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Enabling Women's Agency: Arab Women Speak Out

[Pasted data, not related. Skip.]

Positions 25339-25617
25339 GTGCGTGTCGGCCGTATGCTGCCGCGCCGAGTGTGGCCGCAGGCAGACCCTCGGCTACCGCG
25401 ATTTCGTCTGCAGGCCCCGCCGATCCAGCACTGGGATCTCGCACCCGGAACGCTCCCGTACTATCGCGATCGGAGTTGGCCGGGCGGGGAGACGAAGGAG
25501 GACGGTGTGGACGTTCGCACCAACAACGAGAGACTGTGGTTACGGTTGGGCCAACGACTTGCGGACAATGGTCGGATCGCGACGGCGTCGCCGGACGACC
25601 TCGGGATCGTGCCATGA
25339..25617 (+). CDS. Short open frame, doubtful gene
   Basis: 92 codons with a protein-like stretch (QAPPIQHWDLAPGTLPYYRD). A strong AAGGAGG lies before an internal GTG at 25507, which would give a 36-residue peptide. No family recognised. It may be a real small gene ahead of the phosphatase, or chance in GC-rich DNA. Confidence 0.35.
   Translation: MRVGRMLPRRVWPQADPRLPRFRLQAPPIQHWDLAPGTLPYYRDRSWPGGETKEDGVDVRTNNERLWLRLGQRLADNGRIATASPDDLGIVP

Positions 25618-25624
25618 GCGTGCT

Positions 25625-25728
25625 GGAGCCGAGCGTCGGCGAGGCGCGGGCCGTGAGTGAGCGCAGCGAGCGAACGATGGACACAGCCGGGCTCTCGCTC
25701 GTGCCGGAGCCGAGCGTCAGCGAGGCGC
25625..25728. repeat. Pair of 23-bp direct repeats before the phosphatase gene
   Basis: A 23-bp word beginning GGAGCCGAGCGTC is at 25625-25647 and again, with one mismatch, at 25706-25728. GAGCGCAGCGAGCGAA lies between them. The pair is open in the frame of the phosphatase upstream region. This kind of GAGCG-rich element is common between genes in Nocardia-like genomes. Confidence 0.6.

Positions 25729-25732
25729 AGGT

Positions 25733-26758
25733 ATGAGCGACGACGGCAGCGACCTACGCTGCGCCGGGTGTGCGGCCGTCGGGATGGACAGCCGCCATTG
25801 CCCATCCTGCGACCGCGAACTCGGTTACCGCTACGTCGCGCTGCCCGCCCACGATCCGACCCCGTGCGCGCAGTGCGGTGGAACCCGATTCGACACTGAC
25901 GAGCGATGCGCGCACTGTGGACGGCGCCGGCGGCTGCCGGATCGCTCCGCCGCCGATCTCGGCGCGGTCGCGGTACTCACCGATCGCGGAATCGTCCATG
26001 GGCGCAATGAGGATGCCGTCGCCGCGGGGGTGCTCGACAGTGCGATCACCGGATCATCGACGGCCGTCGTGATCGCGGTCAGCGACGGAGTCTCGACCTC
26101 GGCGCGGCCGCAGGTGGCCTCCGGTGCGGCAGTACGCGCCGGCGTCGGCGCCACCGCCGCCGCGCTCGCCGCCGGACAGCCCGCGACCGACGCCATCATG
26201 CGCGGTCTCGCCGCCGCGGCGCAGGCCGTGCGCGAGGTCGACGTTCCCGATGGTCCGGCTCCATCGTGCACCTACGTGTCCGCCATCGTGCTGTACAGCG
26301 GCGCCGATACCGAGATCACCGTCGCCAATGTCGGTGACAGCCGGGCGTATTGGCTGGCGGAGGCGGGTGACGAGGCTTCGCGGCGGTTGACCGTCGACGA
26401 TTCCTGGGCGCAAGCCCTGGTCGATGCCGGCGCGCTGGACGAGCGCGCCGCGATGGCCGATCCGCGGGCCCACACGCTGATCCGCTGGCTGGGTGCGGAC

Unformatted Document Text:  Tracking #: ICA-19-11265 lasted two-and-a-half hours. Each workshop trained up to 20 women. The training manual includes a media-monitoring guide to promote critical analysis of media images of women. Over the course of the workshop, facilitators encouraged every participant to rethink preconceptions about women’s roles and responsibilities that may have been perpetuated by stereotypes in the media, to remember and reflect upon her life experiences in light of group discussions, and to represent herself rather than allowing others to represent her. Remembering and representing are important elements in the formation of politicized consciousness and self-identity. Indeed, retelling one’s story and representing oneself can lead to personal and social transformations. Given this theoretical framework, we hypothesized that women who watched and analyzed the video profiles together with their fellow participants would be more likely to act in ways exemplified by the women in the video profiles than would non-participants. Methods Study Respondents The evaluation consisted of a post-test only control group design; the survey took place in March-April 2001. The population from which the sample of participants was chosen was restricted to individuals trained before June 2000, thus allowing participants time to make changes in their lives. Study subjects were chosen proportional to the numbers who had participated in Egypt, Jordan and Yemen—the only countries where workshops were held before June 2000. Some 217 participants were randomly selected from the list of participants for face-to-face interviews (141 Egyptians, 63 Jordanians and 16 Yemeni women). 32 The study design required a group of women who had not participated in the AWSO workshops. Since the workshops are held on an ongoing basis, the researchers randomly selected a sample of women from those registered to participate in upcoming workshops. Interviews of this control group took place right before their training commenced. The control group comprised 101 women (72 Egyptians, 20 Jordanians and 9 Yemenis). The research team trained a group of interviewers to collect data from women in both the experimental and control groups. The experimental and control groups were statistically equivalent with respect to nationality, age distribution, educational attainment, marital status, number of children, and work status. Respondents signed a written informed consent statement that had been approved by institutional review boards in their respective countries. The 21 percent of respondents who were non-literate consented orally, which was witnessed and noted. The quantitative findings were complemented with qualitative research, which took the form of open-ended interviews with twelve participants (four from each of the three countries represented in the study). Additionally, a series of open-ended questions was posed of all AWSO participants. This approach gave respondents the opportunity to explain in their own words whether and how participation in the project affected their apperceptions, aspirations and actions. Measures The theoretical framework discussed above guided the development of the survey instrument and the open-ended qualitative research instrument, which were pilot-tested for comprehension and relevance. The questionnaire for the quantitative research assessed sociodemographic, knowledge (access to information), self-efficacy, and decision-making factors as well as agency, which was